First middle-weight black hole discovered
Outer space is a place of extremes - extreme cold and heat, extreme distances, and extreme size. So, the observation of a middle-weight black hole is something of an anomaly.
Outbursts of super-hot gas seen with a radio telescope have helped scientists identify the first known "middleweight" black hole, which is called HLX-1 ("hyper-luminous X-ray source 1") and lies in a galaxy about 300 million light-years away.
"This is the first object that we're really sure is an intermediate-mass black hole," said Dr Sean Farrell, an ARC Postdoctoral Fellow at the University of Sydney and a member of the research team, which included astronomers from France, Australia, the UK and the USA.
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The finding happened by chance when researchers came upon a very bright X-ray source caused by heated gas being sucked into the black hole.
"A number of other bright X-ray sources have been put forward as possibly being middleweight black holes. But all of those sources could be explained as resulting from lower mass black holes," Farrell said. "Only this one can't. It is ten times brighter than any of those other candidates. We are sure this is an intermediate-mass black hole - the very first."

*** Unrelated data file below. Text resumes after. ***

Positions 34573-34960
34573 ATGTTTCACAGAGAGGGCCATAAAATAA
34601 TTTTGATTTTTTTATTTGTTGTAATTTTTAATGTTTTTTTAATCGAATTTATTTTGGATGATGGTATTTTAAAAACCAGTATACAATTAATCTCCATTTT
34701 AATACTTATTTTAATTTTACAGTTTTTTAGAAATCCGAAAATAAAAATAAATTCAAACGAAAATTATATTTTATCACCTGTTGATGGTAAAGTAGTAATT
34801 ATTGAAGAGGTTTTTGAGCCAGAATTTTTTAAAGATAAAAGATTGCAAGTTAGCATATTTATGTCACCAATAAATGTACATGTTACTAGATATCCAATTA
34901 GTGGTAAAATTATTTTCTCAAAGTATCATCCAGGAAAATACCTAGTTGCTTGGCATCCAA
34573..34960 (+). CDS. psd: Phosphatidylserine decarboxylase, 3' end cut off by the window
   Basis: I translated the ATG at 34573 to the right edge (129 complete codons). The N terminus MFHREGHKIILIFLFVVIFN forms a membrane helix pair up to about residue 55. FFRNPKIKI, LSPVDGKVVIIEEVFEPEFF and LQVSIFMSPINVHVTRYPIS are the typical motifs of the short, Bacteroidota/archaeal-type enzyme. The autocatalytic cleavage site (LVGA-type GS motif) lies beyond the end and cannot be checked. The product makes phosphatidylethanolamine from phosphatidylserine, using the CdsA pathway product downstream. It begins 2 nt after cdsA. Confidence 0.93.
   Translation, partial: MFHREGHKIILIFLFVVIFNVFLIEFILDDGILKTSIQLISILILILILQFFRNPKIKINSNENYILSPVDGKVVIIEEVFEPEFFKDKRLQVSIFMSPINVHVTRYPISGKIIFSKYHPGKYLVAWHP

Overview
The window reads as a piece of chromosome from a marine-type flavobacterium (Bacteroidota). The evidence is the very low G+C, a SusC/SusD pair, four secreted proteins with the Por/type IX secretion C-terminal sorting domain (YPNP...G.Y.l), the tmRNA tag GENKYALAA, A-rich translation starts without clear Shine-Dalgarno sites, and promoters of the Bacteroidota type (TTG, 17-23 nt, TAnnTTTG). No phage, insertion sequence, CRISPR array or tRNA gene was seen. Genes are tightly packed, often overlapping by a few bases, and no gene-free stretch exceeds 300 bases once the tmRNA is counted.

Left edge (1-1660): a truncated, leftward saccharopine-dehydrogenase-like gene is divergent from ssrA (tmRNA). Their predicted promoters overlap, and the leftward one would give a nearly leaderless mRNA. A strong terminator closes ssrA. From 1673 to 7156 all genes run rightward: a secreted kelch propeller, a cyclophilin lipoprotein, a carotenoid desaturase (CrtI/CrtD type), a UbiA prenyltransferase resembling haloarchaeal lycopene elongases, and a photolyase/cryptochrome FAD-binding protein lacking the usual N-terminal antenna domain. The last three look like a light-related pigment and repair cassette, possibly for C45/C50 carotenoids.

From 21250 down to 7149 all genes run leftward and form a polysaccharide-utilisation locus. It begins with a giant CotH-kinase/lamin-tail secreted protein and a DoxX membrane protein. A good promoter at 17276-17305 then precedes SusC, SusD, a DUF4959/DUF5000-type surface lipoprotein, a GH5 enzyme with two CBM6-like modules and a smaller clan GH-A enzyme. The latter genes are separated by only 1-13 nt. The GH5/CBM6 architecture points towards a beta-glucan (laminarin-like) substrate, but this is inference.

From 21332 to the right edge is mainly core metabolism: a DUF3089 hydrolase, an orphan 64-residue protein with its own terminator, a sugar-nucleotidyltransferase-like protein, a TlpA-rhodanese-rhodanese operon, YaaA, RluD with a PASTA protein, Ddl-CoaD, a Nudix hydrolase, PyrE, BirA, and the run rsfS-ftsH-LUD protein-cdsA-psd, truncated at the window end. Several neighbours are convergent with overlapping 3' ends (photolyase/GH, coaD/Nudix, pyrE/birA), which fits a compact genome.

Until now, only 'small' black holes (just 3 to 30 times the mass of the Sun) and supermassive black holes (equal to millions of solar masses) had been found. Not only does the finding fill in the hole left by these extremes, but it could give scientists a better idea of how supermassive black holes form.
"We don't know for sure how supermassive black holes form, but they might come from medium-size ones merging. So finding evidence of these intermediate-mass black holes is exciting," said Ron Ekers of Australia's national space agency (CSIRO) who studies supermassive black holes in the centers of galaxies, according to UPI.
To truly identify a black hole, you need two things: X-ray emissions created by the inflow of gas, and what Farrel calls "a sort of reflux" of radio waves generated when shooting jets of high-energy particles hit gas around the black hole.
Natalie Webb of the Université de Toulouse in France and her research team detected those radio emissions at HLX-1, which adds to the evidence that this is indeed a middle-weight black hole, reports Time.
"When my group initially found HLX-1 in 2009 using a simple approach, I was extremely skeptical," Webb told Time. "However, we have observed it in all different wavelengths, and so far it is the first intermediate-mass black-hole candidate that has stood up to so many tests."
The brightness of the X-ray and radio flares allowed the team to estimate that the largest size of the black hole could be 90,000 times the mass of the Sun. However, Farrell says that this is a conservative estimate, and for a variety of reasons a lower figure of around 20,000 solar masses is more likely.
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